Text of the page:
To answer the question, Yes it’s worth it, I only wish I could give more, because they give their all.
"Until one has loved an animal, a part of one's soul remains unawakened."  Anatole France
Thanks to everyone who prayed, contacted, consoled and even cried with me, I don't know how to thank you but to say, I am so grateful that there are people like you, you made things better.  Border Collies are different and Border Collie people are too and I am grateful.  Thank you again, Ken

What is a Heart Dog?


Last week I was telling the story of Molly and her medical difficulties on the dog’s Facebook page, I mentioned that she was my “Heart Dog” and I have always used this term and have heard a few others use it too, but one person sent me a message wanting to know what a Heart Dog was. 

Molly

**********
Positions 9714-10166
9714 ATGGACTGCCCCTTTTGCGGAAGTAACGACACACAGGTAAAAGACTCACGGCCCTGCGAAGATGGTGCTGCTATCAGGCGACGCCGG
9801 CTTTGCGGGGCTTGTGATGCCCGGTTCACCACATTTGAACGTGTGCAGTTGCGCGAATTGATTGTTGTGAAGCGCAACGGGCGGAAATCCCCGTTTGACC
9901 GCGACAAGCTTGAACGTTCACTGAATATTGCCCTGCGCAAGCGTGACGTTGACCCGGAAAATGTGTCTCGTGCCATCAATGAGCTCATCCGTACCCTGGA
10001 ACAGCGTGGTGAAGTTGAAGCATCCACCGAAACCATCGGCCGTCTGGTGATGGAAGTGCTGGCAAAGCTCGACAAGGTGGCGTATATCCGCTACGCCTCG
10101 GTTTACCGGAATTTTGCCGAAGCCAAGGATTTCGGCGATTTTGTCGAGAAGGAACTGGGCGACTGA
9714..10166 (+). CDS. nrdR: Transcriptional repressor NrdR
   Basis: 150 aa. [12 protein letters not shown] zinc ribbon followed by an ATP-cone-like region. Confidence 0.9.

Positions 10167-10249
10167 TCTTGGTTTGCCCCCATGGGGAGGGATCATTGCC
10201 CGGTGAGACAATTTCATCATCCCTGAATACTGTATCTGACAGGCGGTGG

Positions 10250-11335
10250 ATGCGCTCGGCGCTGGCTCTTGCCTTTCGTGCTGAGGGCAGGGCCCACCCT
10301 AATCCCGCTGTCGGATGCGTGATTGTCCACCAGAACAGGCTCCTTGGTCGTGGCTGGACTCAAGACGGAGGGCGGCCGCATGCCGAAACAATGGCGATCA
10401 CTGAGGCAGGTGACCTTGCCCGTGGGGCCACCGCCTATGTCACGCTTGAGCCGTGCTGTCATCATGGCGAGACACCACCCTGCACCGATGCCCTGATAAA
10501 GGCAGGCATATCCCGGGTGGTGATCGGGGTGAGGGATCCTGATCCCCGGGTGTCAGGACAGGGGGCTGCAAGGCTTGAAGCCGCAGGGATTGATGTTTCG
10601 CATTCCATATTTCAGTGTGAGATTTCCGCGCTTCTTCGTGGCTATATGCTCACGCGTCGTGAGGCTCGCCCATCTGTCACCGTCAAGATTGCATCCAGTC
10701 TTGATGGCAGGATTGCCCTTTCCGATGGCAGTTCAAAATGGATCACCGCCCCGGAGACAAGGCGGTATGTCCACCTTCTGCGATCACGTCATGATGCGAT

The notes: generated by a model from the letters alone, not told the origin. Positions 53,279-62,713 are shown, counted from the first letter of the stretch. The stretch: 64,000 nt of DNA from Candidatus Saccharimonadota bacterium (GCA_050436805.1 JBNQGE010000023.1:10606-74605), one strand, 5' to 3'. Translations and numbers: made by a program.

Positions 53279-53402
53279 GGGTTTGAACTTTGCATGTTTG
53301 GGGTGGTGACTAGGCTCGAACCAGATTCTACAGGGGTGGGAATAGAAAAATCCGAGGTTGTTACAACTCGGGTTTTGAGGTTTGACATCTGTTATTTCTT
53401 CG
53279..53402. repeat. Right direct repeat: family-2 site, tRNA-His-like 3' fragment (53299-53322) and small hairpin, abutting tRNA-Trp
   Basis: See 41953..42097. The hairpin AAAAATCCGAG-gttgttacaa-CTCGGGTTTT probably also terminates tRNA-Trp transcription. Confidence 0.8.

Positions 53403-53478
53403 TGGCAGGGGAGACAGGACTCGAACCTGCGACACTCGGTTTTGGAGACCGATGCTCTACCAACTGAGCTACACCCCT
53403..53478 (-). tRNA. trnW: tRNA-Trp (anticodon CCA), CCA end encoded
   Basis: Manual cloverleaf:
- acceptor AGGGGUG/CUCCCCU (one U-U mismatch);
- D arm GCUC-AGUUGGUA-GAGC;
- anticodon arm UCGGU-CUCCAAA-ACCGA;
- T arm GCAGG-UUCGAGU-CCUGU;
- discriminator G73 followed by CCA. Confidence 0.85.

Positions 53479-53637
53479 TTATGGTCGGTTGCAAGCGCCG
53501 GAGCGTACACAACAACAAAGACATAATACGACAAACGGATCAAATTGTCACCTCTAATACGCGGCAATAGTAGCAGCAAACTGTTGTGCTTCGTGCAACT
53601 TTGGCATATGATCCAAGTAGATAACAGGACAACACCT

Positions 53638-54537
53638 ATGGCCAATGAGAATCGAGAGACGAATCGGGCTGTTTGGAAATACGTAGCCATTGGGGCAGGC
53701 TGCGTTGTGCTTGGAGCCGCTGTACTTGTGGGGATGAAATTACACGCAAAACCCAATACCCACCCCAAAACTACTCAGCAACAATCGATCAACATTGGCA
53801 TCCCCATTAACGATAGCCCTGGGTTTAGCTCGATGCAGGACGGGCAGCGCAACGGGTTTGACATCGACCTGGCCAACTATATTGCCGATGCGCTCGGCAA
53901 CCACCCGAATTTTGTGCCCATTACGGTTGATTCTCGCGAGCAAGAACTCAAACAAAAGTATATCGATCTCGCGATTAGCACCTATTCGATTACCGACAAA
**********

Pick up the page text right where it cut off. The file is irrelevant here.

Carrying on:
I pondered the question and even did a “Google” search.  Usually there are thousands and thousands of articles on any subject, but “What is a Heart Dog” was almost blank, there were only a few mentions and one was a Blog.  I was surprised, so I sent out a message to my Facebook followers and ask them, to explain to the best of their ability, “What is a Heart Dog”.  I received many responses from all over, some even from others countries.   The most amazing thing I discovered is most people don’t have any idea how to explain what a “Heart Dog” is, so I will try to explain it from my point of view, with the help from some readers.

Molly & Clancy

A “Heart Dog” from a point of view of many …